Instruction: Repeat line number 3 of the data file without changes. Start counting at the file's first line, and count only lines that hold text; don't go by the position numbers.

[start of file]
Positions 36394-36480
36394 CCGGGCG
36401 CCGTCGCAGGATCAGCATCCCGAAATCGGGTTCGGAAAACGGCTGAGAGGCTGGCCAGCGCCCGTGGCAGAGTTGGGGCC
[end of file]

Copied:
36401 CCGTCGCAGGATCAGCATCCCGAAATCGGGTTCGGAAAACGGCTGAGAGGCTGGCCAGCGCCCGTGGCAGAGTTGGGGCC